Citing sources close to discussions, Bloomberg reported this morning that GMC and Pontiac could be casualties of GM’s effort to restructure outside of bankruptcy. Chevrolet, Cadillac and Buick are likely safe, said the sources.
Although Pontiac has been moving more G8 sedans than ever in the last two months, those sales are likely spurred by significant incentives. And with marketing that is severely mismatched with product, it’s hard to make the case that Pontiac should be kept around, despite promising models like the G8 and Solstice. GMC, however, is more complicated; despite the absence of a single unique model (all of its vehicles are rebadged Chevrolets), its lineup of all trucks and SUVs is likely very profitable for GM. Out of Pontiac and GMC, GMC has a better chance of survival.
A decision has not been reached concerning what would happen to the brands if GM decides not to keep them, the sources said.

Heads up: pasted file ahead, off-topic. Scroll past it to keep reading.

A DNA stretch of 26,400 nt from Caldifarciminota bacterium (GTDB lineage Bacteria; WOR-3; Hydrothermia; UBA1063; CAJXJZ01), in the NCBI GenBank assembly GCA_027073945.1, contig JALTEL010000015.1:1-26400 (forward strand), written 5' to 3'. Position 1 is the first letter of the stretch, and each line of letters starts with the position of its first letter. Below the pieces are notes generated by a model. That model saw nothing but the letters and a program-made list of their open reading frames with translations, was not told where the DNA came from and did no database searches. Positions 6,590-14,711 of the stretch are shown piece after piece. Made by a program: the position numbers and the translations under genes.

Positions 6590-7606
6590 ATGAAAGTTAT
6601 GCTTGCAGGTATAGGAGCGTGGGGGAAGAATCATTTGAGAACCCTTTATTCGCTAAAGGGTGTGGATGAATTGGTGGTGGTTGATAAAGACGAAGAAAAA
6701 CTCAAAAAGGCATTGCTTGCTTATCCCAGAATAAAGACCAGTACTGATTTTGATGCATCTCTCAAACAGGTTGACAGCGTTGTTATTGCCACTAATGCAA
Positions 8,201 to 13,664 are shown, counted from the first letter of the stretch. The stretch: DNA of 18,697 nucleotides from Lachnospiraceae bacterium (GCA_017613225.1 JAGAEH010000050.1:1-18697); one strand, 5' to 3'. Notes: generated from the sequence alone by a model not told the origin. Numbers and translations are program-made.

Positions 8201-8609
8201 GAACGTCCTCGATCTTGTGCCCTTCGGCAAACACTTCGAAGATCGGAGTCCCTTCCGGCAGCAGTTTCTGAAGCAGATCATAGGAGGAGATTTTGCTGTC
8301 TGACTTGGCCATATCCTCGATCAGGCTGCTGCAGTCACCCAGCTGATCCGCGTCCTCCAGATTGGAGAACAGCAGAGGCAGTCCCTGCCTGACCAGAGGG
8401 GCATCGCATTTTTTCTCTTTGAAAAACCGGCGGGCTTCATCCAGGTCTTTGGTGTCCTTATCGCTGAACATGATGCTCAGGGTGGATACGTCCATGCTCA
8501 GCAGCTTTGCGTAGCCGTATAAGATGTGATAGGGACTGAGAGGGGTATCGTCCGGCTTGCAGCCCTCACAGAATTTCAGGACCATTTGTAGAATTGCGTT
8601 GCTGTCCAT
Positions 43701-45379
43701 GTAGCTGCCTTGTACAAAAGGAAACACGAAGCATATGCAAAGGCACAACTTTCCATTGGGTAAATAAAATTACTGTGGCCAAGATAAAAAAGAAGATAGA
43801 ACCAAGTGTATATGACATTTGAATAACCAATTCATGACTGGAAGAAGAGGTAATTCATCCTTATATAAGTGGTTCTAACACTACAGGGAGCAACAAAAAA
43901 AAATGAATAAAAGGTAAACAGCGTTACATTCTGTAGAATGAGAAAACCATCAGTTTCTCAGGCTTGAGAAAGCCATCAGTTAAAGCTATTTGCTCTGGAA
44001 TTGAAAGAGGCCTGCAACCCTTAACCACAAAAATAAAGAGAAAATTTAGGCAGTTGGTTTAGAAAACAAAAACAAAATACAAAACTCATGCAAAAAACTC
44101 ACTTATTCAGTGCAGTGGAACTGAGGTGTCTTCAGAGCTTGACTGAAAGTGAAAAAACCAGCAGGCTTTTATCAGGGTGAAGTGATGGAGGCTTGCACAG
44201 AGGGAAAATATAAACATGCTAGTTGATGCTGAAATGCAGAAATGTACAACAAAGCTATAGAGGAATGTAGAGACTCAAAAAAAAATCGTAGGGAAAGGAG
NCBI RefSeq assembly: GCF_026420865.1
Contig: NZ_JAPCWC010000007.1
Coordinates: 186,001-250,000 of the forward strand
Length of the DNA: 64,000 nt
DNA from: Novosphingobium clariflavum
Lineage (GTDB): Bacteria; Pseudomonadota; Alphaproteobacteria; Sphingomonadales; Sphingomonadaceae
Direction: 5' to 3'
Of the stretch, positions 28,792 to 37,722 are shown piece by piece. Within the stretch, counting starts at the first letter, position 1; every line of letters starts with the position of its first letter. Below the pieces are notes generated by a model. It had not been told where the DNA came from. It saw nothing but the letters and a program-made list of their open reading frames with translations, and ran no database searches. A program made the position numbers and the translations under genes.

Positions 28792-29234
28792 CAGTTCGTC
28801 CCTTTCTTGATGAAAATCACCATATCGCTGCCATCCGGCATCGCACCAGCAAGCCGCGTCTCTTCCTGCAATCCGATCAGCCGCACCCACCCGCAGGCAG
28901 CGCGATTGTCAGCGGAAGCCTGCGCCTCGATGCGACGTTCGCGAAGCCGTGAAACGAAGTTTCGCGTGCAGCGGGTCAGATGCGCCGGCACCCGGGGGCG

“We are continuing to assess our global operations, brand portfolio and nameplates, and will take further actions to more aggressively restructure our business,” GM spokeswoman Renee Rashid-Merem said yesterday. “It’s premature to comment on what those actions could entail.”
In a separate report, Reuters said that GM will work to drastically accelerate its dealer consolidation plan, according to people with knowledge of the discussions. GM had initially proposed to shed 25 percent of its 6200 dealer locations within five years, but President Obama’s task force on autos has demanded that the consolidations occur much faster.
GM is counting on the sale or closure of Saturn and Hummer, along with tight credit and declining business, to account for half of its targeted cuts. For the rest, GM will end franchise agreements with poorly-performing dealerships – without the sort of payouts it handed out when it closed Oldsmobile. Closing Oldsmobile cost GM north of $1 billion.